Trikes slipped on cap

I have a ‘Undercover’ cap on my F150.
Last summer we had both Rovers on
top while towing the utility trailer with
kayaks in it. Trip to cabin went ok, 220 miles. Later that week we drove to Mackinaw City with trikes in same cap.
Shocked when we arrived to Shepler’s
lot and found the trikes had slipped back to where the rear trike was hanging off the back. I used a ratchet strap attached to eye bolts on the cap
What I am after is suggestions for a method of keeping trikes where we place them. To keep the tires from sliding on the cap surface. Thanks.
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Comments

  • What about adding the TT Universal carrier to the cap?
  • If the trike brakes were locked and the trikes were properly strapped the cover either flexed or the road surface was rough enough to shake things loose. Is the cap plastic or aluminum ?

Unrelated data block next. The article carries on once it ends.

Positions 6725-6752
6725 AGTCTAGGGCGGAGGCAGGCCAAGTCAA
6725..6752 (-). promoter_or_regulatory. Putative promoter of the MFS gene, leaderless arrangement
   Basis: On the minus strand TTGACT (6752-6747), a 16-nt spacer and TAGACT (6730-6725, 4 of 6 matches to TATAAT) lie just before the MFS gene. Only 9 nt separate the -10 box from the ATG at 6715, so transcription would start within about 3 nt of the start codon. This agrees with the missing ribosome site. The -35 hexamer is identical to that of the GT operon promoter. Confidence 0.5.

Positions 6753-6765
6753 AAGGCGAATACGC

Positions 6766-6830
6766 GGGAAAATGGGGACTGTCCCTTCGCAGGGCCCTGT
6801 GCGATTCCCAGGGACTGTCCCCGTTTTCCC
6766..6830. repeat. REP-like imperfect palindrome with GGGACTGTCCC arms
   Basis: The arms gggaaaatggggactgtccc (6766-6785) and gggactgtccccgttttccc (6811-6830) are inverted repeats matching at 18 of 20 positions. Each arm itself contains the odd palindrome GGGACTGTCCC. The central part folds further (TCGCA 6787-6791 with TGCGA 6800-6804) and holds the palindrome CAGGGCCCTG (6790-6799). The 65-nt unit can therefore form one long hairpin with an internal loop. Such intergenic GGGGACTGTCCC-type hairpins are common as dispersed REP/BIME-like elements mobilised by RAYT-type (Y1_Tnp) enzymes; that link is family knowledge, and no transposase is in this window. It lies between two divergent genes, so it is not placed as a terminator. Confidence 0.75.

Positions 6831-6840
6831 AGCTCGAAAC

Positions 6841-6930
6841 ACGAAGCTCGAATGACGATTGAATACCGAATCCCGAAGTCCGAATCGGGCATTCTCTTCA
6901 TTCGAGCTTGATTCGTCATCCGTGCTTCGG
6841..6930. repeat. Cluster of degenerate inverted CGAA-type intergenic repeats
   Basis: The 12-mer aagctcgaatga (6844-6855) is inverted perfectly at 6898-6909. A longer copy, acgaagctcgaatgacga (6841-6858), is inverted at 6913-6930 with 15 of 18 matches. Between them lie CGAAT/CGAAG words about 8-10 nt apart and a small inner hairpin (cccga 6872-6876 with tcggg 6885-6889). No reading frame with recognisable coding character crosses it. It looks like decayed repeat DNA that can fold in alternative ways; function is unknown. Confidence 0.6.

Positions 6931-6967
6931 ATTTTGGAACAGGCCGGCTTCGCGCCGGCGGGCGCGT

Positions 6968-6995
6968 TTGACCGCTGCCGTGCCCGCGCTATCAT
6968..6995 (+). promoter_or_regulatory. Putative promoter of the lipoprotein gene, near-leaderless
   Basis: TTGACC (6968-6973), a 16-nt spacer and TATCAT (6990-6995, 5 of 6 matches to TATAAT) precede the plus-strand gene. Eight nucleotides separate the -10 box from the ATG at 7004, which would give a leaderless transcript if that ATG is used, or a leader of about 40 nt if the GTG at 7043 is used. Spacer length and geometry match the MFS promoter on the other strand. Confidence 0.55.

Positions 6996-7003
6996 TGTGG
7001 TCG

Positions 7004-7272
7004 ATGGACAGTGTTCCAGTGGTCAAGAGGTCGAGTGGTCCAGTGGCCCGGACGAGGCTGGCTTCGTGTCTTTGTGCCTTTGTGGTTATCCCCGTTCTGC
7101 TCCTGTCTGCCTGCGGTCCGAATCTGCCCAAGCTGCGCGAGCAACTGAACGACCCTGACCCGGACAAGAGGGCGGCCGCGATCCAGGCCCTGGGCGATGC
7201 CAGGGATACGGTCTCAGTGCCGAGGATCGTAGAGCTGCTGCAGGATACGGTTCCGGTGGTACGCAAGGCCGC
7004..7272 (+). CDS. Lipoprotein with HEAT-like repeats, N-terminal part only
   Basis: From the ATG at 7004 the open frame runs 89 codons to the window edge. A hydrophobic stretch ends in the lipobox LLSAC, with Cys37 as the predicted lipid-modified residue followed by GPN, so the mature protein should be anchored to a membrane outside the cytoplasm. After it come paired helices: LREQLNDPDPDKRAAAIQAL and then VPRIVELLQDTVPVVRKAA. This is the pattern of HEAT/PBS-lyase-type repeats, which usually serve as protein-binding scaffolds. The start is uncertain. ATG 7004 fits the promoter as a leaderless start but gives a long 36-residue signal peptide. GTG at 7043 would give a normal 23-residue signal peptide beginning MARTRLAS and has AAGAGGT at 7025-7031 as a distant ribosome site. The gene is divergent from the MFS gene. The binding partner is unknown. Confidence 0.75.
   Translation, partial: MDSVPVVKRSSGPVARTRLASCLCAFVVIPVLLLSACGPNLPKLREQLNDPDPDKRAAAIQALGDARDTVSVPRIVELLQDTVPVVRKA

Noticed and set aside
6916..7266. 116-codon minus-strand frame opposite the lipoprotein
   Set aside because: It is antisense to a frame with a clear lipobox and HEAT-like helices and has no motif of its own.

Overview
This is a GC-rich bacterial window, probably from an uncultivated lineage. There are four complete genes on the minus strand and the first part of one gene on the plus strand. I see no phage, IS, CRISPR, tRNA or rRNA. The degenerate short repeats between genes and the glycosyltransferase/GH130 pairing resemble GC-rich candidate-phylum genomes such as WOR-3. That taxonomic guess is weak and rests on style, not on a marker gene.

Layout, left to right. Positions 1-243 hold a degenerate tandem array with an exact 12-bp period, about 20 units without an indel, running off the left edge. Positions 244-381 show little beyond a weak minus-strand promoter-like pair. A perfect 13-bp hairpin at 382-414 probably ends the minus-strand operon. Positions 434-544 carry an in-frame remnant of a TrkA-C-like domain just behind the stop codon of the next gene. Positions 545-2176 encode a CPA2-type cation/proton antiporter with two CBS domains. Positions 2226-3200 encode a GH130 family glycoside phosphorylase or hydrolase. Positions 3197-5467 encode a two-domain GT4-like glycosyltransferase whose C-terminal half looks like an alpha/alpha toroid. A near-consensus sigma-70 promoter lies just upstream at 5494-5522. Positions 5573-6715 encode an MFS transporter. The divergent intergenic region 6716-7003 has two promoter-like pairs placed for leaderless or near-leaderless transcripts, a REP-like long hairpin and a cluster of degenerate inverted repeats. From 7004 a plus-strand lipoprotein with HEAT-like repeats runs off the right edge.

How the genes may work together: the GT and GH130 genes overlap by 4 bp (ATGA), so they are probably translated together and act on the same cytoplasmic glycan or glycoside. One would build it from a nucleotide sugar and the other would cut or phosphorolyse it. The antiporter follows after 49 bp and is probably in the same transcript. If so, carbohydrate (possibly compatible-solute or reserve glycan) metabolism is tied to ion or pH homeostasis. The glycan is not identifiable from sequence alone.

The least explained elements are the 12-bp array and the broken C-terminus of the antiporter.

I find hard pickup caps/lids really defeats the purpose of having a pickup and the capability to haul stuff. Prefer the soft vinyl types that can be easily removed.
  • TCEd wrote: »
    If the trike brakes were locked and the trikes were properly strapped the cover either flexed or the road surface was rough enough to shake things loose. Is the cap plastic or aluminum ?
    I find hard pickup caps/lids really defeats the purpose of having a pickup and the capability to haul stuff. Prefer the soft vinyl types that can be easily removed.

    However a hardcap is more secure, especially overnight at a hotel. I haul equipment in mine.
  • It’s a hard plastic. Has ribs underneath.
    6 or 7 people can stand on it at once. We looked at kitchen rubber mats that may grab the slippery cap. Put mesh mat under tires.
  • eagleeyetv wrote: »
    TCEd wrote: »
    If the trike brakes were locked and the trikes were properly strapped the cover either flexed or the road surface was rough enough to shake things loose. Is the cap plastic or aluminum ?
    I find hard pickup caps/lids really defeats the purpose of having a pickup and the capability to haul stuff. Prefer the soft vinyl types that can be easily removed.